Sir Christopher Lee probably had a more interesting life before he became an actor than most of us could ever hope to have without ever becoming one at all. But we’re not here to talk about his military service, as the man himself never liked to talk much about it either. Rather, we’re here to talk about Sir Christopher Lee the actor, in order to better establish his sainthood as an icon of cinema, and to mark his mortal passing in kind.
To begin, Christopher Lee had one of those fantastic careers in which he was a cultural icon twice over. In the 1960’s and 1970’s, he was a maestro of horror movie monsters, becoming one of the greatest actors to ever grace the silver screen as Count Dracula, just behind Bela Lugosi, and a bit ahead of Gary Oldman. He made a ton of horror movies for the Hammer Film Productions company, playing such iconic characters as Frankenstein’s Monster, Rasputin, and The Mummy. His tall, thin frame, and deep, sonorous voice made him tower over other actors in terms of both stance and sound. In all of his villainous performances, his was a commanding presence that proved a formidable foe, regardless of whether his enemy was Van Helsing or James Bond.
After his time as a star performer with Hammer, Lee moved to the United States where he starred in even more movies, but with none of the impactful quality found in much of his earlier work.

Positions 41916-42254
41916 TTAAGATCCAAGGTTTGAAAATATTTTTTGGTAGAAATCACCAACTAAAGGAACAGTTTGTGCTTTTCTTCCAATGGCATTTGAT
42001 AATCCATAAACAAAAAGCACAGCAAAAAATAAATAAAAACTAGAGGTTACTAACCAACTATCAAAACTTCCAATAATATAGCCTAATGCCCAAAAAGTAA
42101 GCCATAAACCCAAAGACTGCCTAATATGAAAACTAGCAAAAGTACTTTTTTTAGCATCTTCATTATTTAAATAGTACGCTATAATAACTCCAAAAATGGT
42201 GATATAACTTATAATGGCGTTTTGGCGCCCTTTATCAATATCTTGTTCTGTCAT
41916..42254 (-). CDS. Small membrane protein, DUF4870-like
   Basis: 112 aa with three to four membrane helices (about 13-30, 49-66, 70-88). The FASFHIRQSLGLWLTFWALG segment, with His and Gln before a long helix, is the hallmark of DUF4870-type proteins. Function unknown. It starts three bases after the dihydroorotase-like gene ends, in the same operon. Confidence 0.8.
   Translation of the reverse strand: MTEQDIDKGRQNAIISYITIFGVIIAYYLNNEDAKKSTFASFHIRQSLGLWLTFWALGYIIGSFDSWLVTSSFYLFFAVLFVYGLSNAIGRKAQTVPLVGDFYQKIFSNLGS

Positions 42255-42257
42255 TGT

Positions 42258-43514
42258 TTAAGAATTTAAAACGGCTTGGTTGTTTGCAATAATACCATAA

Years later, Lee became a cultural icon once more, playing the Saruman the White in The Lord of the Rings feature film trilogy. Peter Jackson wisely cast Lee as the villain of the first two movies, realizing that a giant, flaming eye on the top of a building was not nearly as intimidating as Lee was with his army of Orcs and deathly stare. His performance in Jackson’s primary Middle Earth trilogy led to a resurgence of his career that saw him playing the evil Count Dooku in the second and third Star Wars prequels, introducing him to a new, younger audience of fans. In the years leading up to his death, he forged a friendship with Tim Burton that led to a fruitful partnership, with Lee appearing in a grand total of five of Burton’s movies.
Personally speaking, Lee will always be Lord Summerisle in one of my favorite movies of all-time, The Wicker Man. He is the devil in plimsolls in that movie. A charming, cult leader with a twinkle in his eyes, like the light reflecting off of a dagger. Of all the roles he’s played over his nearly 70 years in the business, whether it be as Count Dracula, Saruman, the character of Death in the late Terry Pratchett’s Disccworld series, Count Dooku, Mycroft Holmes, Fu Manchu, Scaramanga, or any and all of his other fantastic characters, it will always be Lord Summerisle who I think of when I reflect on the passing of Christopher Lee. He had the kind of life and career anyone would be proud to have. He was an icon in movies and, by all accounts, a hero in war. Though close-lipped about his time in secret service to his country, Lee used to always say when asked about his actions in the war, “Can you keep a secret,” to which the other person would nod vigorously, saying, “Yes, yes, yes,” and Lee would lean forward, and respond, “Well, so can I.”
Sleep well, sir. You’ve earned your rest.